Greasers and Gringos: Latinos, Law, and the American Imagination [NOOK Book]

Overview


Although the origin of the term “greaser” is debated, its derogatory meaning never has been. From silent movies like The Greaser’s Revenge (1914) and The Girl and the Greaser (1913) with villainous title characters, to John Steinbeck's portrayals of Latinos as lazy, drunken, and shiftless in his 1935 novel Tortilla Flat, to the image of violent, criminal, drug-using gang members of East LA, negative stereotypes of Latinos/as have been plentiful in American popular culture far before Latinos/as became the most ...

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Greasers and Gringos: Latinos, Law, and the American Imagination

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Overview


Although the origin of the term “greaser” is debated, its derogatory meaning never has been. From silent movies like The Greaser’s Revenge (1914) and The Girl and the Greaser (1913) with villainous title characters, to John Steinbeck's portrayals of Latinos as lazy, drunken, and shiftless in his 1935 novel Tortilla Flat, to the image of violent, criminal, drug-using gang members of East LA, negative stereotypes of Latinos/as have been plentiful in American popular culture far before Latinos/as became the most populous minority group in the U.S.

In Greasers and Gringos, Steven W. Bender examines and surveys these stereotypes and their evolution, paying close attention to the role of mass media in their perpetuation. Focusing on the intersection between stereotypes and the law, Bender reveals how these negative images have contributed significantly to the often unfair treatment of Latino/as under American law by the American legal system. He looks at the way demeaning constructions of Latinos/as influence their legal treatment by police, prosecutors, juries, teachers, voters, and vigilantes. He also shows how, by internalizing negative social images, Latinos/as and other subordinated groups view themselves and each other as inferior.

Although fighting against cultural stereotypes can be a daunting task, Bender reminds us that, while hard to break, they do not have to be permanent. Greasers and Gringos begins the charge of debunking existing stereotypes and implores all Americans to re-imagine Latinos/as as legal and social equals.

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Editorial Reviews

From the Publisher

Greasers and Gringos is a typically insightful work by one of the most creative critical writers of our time.&#8221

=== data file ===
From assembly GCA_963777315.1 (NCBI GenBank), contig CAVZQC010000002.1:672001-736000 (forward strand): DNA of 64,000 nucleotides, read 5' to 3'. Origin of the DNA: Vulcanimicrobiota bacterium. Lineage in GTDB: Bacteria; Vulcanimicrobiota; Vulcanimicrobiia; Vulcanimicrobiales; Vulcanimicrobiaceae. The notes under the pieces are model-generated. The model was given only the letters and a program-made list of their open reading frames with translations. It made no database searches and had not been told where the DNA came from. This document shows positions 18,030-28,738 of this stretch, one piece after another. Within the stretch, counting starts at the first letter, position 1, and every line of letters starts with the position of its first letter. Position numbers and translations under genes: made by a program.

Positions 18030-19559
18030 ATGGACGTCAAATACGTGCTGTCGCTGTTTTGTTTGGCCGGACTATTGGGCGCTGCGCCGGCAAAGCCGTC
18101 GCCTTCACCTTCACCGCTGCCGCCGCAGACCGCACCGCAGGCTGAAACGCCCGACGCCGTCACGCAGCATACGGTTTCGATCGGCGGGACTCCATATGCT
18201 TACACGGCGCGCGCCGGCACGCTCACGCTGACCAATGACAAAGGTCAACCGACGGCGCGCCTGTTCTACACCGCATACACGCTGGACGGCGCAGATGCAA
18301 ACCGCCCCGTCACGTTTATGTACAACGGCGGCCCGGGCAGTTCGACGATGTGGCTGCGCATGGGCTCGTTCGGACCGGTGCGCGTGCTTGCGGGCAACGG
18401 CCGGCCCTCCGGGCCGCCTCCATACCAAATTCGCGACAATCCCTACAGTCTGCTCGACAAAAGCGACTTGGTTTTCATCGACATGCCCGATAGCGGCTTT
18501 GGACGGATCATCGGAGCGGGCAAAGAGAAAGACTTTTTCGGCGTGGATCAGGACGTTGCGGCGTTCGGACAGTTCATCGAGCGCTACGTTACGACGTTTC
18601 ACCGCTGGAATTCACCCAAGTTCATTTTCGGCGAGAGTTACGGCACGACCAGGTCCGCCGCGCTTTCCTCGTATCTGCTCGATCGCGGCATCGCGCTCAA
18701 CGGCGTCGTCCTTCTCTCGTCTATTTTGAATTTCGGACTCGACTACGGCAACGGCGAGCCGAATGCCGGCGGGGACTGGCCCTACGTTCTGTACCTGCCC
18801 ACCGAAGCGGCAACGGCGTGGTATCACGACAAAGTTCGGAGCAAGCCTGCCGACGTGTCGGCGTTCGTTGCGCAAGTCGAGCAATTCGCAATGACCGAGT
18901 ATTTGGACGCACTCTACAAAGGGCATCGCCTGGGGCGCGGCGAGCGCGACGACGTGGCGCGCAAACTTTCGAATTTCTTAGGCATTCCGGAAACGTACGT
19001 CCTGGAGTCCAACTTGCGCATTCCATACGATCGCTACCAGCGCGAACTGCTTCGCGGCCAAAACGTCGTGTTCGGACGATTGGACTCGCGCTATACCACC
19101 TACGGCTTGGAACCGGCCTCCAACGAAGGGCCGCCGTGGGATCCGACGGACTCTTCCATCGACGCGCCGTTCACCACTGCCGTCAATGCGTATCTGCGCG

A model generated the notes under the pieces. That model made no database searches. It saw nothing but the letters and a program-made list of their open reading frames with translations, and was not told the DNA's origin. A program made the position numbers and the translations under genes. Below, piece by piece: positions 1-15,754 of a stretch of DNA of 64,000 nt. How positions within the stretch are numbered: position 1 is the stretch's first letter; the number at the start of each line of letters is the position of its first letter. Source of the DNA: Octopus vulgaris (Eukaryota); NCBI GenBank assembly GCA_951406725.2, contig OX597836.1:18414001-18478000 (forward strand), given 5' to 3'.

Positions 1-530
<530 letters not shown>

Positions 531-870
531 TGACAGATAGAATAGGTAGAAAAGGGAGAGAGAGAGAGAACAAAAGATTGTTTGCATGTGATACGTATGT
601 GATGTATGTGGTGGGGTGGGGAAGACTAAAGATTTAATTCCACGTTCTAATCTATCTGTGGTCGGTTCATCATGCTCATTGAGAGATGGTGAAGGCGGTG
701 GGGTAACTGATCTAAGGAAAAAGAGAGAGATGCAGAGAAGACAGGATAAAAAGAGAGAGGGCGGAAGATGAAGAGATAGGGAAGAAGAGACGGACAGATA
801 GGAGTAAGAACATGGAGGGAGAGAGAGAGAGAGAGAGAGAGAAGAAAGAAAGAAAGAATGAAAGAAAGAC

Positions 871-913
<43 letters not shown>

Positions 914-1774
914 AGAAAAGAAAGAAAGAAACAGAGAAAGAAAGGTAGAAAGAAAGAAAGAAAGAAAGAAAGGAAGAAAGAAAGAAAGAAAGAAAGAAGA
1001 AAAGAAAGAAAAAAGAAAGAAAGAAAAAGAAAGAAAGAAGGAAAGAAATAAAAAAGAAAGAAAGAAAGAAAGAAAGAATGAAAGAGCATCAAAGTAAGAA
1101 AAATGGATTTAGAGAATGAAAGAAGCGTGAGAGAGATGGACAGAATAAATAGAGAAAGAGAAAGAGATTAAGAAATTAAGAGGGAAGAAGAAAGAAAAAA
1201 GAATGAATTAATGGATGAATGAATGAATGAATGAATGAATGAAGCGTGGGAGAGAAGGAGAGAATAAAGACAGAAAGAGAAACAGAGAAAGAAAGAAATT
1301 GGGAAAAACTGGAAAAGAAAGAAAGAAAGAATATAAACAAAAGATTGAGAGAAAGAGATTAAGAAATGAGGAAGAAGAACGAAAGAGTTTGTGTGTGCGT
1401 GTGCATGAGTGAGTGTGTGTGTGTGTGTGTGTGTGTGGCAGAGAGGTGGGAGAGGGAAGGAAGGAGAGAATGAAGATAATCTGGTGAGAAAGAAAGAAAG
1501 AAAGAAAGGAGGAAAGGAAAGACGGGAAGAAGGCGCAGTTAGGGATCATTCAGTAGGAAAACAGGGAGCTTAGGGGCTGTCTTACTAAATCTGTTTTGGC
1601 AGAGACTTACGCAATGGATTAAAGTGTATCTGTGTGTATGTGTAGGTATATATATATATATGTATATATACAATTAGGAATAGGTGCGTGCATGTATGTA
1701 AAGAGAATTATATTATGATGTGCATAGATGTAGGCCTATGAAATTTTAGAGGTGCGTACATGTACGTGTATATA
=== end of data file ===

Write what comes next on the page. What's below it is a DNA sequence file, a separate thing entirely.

-Berta Esperanza Hernández-Truyol,University of Florida College of Law

“Greasers and Gringos is a typically insightful work by one of the most creative critical writers of our time.”
-Berta Esperanza Hernandez-Truyol,University of Florida

“Bender's got a noble goal: to show that the stereotypes Americans heap on Latino immigrants don't just make for rude conversation, they directly shape policy decisions. The book compellingly articulates just how deeply ingrained the images of lazy, thieving, drunkard Latinos and sexually voracious, fertile Latinas are in American culture.”
-City Limits

,

“A hopeful and empowering challenge to those who work to transform American life.”
-Gerald Torres,University of Texas School of Law

“Is any society able to exist free of stereotypes? Steven Bender tackles the question head on as he dissects the cornucopia of Latino types, prototypes, and archetypes that populate our mendacious imagination. His answer takes us into the realms of politics, jurisprudence, and cartoons. It involves an attack on poverty, a strive for an equal, more honest educational system, and the 'reinvention' of the future tense in American English. Let Bender challenge your ignorance!”
-Ilan Stavans,author of The Hispanic Condition and On Borrowed Words

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Product Details

  • ISBN-13: 9780814709016
  • Publisher: New York University Press
  • Publication date: 9/1/2003
  • Sold by: Barnes & Noble
  • Format: eBook
  • Pages: 320
  • File size: 3 MB

Meet the Author


Steven W. Bender is Professor of Law at Seattle University School of Law. He is the author of Greasers and Gringos: Latinos, Law, and the American Imagination (NYU Press, 2003), and One Night in America: Robert Kennedy, César Chávez, and the Dream of Dignity.
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Table of Contents

1 The confluence of stereotype and law 1
2 Latinas/os in the American imagination 11
3 Centering Latina/o stereotypes in those of other groups 21
4 Greasers and gangsters : Latinas/os and crime 30
5 Manana (is soon enough for me) : fertility and welfare 64
6 In the U.S.A., it's English or Adios Amigo : Latina/o assimilation 82
7 One of the smart ones : Latina/o (un)intelligence 104
8 No Mexicans or dogs allowed : subhumanity 114
9 Gringos in the Latina/o imagination 154
10 Latinas/os in the mirror : intra-/interethnic glimpses 162
11 Eradicating stereotypes : community-based strategies of media counterspeech and protest 169
12 Mi Familia as counterspeech 187
13 Eradicating stereotypes : the collision of legal strategies with the first amendment 193
14 Beyond stereotype : movement toward social change 225
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Sort by: Showing 1 Customer Reviews
  • Anonymous

    Posted August 28, 2012

    ????

    I dont get this book....! (Meaning i dont understand it)
    Does the author know that Greasers werent JUST latinos? They were also Italian-Americans and Hispanics and Whites. Any guy could be a Greaser if he wanted to. But he had to act like it.
    Geez, duz this guy do his research? Im writing a novel bout greasers too and im sure im more accurate than him. Are the guys in this book evn the Greasers that im talken bout?

    1 out of 1 people found this review helpful.

    Was this review helpful? Yes  No   Report this review
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